Yesterday, British Vogue released an excerpt online of their interview with Emma Watson, who appears on the cover of the December issue. After briefly discussing her upcoming role as Margaret Meg March in the film adaptation of Little Women, Watson discusses her upcoming 30th birthday and reflects on her life. It was a pretty unremarkable excerpt, except for one phrase: “It took me a long time, but I’m very happy . I call it being self-partnered.” Emma Watson called “being single” “being self-partnered”, and people across the internet went for her immediately. The Vogue interview itself and every subsequent write-up about it ran with the “self-partnered” comment as the headline. The memes were swift and ruthless, with everyone making the same joke (me to my relatives at Thanksgiving when they ask about my relationship status—a solid joke, but still). And, obviously, I played into this too. Of course we at Betches covered the “self-partnered” ridiculousness. But when I saw everyone clowning Emma Watson over it, I really had to ask myself: is our collective reaction to her comment kind of sexist?
The context of Emma’s self-partnered quote is that she discusses the pressures people feel when they approach 30. She said, “…there is suddenly this bloody influx of subliminal messaging around. If you have not built a home, if you do not have a husband, if you do not have a baby, and you are turning 30, and you’re not in some incredibly secure, stable place in your career, or you’re still figuring things out… There’s just this incredible amount of anxiety.” That pressure extends to dating as well, as any person in their mid- to late-twenties would tell you. Emma is currently single, and apparently, worries about it sometimes. (Stars, they’re just like… well, you know.) She said, “I never believed the whole ‘I’m happy single’ spiel. I was like, ‘This is totally spiel.’ It took me a long time, but I’m very happy . I call it being self-partnered.”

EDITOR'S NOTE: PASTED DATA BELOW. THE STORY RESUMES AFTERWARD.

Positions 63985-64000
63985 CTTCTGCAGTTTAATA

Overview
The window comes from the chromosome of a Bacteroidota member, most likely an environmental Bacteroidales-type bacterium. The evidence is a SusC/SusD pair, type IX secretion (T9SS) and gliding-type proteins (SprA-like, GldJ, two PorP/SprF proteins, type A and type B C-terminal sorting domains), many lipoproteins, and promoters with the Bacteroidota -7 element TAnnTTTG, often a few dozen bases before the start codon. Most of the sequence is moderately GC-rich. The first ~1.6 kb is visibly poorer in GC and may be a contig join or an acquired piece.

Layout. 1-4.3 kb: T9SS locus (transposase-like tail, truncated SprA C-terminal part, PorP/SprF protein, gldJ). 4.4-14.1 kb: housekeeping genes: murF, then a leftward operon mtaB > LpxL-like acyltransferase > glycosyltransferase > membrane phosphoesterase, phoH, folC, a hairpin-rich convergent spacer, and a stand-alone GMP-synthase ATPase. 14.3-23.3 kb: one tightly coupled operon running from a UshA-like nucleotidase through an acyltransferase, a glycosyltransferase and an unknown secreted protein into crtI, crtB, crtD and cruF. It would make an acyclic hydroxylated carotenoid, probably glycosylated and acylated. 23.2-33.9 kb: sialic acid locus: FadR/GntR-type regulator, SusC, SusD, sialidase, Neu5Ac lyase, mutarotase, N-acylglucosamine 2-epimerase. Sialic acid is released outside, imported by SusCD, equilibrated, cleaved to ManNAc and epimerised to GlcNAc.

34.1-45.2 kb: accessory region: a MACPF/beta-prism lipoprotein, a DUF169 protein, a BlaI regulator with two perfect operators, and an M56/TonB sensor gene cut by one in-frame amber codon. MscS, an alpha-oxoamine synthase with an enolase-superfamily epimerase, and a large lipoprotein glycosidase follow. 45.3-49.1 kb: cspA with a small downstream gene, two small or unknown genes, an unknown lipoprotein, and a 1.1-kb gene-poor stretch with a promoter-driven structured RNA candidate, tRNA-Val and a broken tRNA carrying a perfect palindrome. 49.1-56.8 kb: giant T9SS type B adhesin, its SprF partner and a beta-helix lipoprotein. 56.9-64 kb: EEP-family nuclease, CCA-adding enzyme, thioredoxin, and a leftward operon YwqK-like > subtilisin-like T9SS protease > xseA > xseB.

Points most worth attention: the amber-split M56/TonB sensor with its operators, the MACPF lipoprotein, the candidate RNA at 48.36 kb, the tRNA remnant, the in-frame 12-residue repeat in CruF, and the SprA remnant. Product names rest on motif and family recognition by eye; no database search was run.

That’s it. That’s the quote. It was a throwaway sentence in an interview that spanned 30 minutes, and you can watch the entire thing. Emma simply said that she calls being single “self-partnered”. She did not say we all should start calling it that. She did not call for a rebrand of singleness. She was just like, “this is the little term I’ve made up for myself in my head.” She might have even been saying it with a little bit of levity—to me, she appears to smirk a little bit after making that comment, but Vogue immediately cuts right after, so it’s hard to tell if she was being serious or not. I took a screen grab so you can judge for yourselves (the comment occurs around 28 minutes into the video).
In any case, it’s not like Emma Watson is out here campaigning for “self-partnered” to be a valid relationship status on Facebook (sorry, FACEBOOK), or like, your taxes. So should we really be trolling her this hard over one comment?
Not to mention, saying you’re “self-partnered” is really just a fancy way of saying you’re dating yourself, or focusing on yourself. The idea of “dating yourself” is one, a concept everyone understands is not to be taken literally, and two, very conventional dating advice! A Google search for “date yourself” produces a slew of results, including an article titled, “You Don’t Need A Boyfriend — Here’s How To Date Yourself”. So, is Emma even off the mark here with this comment? I’m going to argue no, she isn’t.
And, as other people point out, the self-partnering thing is one comment she makes in the context of a pretty long interview.
This was a 30-minute interview where Emma Watson talked about activism, Britain’s colonial history, and white feminism, among a host of other socially relevant topics, and you idiots chose this throw-away comment she made at the very end as the headline, devoid of any context??